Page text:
I joked that once we started the rain would ease off, and sure enough seconds after the gun the rain ceased to be. This must have been the strangest of races I have lined up for. I think in total there were 39 other people positioned ready to start and as I ran and ran fast it felt very much like a training run. The pack broke up quickly and within the first 30 seconds the distance between the runners were spread out along the valley road.

After a strong race, where I kept my position and managed to over take a guy in the last two miles my legs didn’t quite have the energy to pass the woman 500 meters in front of me but I still crossed the line in just over 43 minutes, that considering the course was a good time.

After the race we set up camp in the National Trust campsite which was empty apart from some rabbits and several flooded pitches. We found an area that we thought would remain dry and set up camp. After the comical chasing of tent bags due to a large gust of wind in which the blog takes its title we were set up. Now it was time for a walk.

The weather was still unsettled and a little apprehensive in what it wanted to do, but we began the climb to Pavey Ark. The river that runs down from the tarn was in full flow as it rushed down the valley, leaping off rocks kicking spray into the air. The usual route across seemed a little dangerous as the stepping-stones across the river were covered with white foaming water rushing along. After seeking an alternative we made it to the snow topped tarn and looked for a way to climb Pavey Ark. Again the river and streams were full to bursting and current was faster than a penderlino from London. We concluded no safe way and as the cloud cover and storm clouds began to circle we thought it wise to turn back for food and ales.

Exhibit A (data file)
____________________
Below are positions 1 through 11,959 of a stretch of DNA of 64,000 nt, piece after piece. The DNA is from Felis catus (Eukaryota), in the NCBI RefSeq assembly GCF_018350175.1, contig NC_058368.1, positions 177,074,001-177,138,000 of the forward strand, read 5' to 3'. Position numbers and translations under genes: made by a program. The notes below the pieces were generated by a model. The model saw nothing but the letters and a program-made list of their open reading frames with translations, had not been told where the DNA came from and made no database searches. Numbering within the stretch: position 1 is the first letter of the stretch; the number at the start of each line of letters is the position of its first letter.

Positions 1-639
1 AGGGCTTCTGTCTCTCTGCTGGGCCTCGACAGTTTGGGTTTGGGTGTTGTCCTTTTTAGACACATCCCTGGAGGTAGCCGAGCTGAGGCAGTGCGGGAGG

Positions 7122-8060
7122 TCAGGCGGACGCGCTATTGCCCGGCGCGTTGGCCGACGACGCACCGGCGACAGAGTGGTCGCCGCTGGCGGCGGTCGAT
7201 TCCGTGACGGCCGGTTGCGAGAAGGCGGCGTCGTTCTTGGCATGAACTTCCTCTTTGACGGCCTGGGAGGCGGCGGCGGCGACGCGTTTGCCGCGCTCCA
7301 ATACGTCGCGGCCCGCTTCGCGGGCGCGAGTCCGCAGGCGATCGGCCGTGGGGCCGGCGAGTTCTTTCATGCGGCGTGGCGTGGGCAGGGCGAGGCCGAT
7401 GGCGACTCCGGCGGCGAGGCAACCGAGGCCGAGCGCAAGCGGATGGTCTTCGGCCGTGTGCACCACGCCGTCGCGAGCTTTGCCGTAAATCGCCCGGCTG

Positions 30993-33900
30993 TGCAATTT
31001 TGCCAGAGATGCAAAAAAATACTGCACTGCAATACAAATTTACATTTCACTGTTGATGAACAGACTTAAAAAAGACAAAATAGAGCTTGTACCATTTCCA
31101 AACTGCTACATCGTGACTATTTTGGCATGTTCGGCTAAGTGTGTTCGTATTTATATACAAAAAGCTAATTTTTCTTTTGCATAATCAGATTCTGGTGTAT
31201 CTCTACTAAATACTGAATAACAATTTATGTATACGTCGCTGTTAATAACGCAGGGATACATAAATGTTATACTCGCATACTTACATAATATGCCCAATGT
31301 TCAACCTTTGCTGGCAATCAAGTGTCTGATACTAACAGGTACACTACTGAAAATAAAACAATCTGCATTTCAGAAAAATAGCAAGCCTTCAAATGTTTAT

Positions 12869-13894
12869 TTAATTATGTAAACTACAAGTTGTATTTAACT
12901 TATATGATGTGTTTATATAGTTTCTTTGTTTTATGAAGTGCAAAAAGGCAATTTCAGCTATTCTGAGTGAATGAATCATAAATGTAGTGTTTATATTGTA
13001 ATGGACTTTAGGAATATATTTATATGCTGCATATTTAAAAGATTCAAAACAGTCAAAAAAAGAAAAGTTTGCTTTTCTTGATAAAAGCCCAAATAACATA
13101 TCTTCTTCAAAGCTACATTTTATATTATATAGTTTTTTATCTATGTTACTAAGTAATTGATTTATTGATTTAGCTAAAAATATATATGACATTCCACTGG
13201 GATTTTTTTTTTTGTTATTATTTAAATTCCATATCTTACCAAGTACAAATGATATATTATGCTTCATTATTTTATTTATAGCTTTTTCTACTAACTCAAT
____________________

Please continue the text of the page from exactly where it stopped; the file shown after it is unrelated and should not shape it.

After a good many drinks and a very typical English tradition of paying Draughts, which I lost, we turned in for the night. This was when the fun began.

As I tossed and turned to get to sleep, I heard the rumble and howling of the wind coming off the mountains as she sped up running toward the valley and the campsite I heard it rush past the tent. Then there was silence, and like the after shock of a quake the full effect of the wind took hold. With no noise the tent blew, and shook trying to be lifted from its moorings, and then nothing. Then five minutes later the same effect. The noise of the wind followed by silence followed by the effect. This went off throughout the night and into the morning which made the packing of tents a very enjoyable experience as we battled with the gales to un-pin our shelters from the ground while still trying to keep said tents firmly in our grasp.

I later find out they call this the Langdale Express and sometimes the wind come from both directions and crashes in the centre of the valley.

After packing away and checking the forecast we moved on to climb Wetherlam. But that is a different story all together. As I when I say climb, I mean climb.

The first part of this weekend break was a fantastic adventure with good company. I had ran a good race, walked in one of the few places that I hold dear to my heart next to Snowdon and had a lot of good ale and fantastic food.

The Long and Short Of It

I fell into running a couple of years ago and always had a goal to increase my distance. Two marathons down and a third in training I am loosing perspective on the running game. Not fallen out or even become disillusioned just we don’t seem to be getting on.

When I went to increase my runs from the 5 or 6 kilometre mark to that of 10K and then to ten miles when I was in training for the Great North I was enjoying myself. Even only a couple of months ago I would joke that a 10K would be something I would nip out to do before breakfast. Truth known I rarely run before breakfast.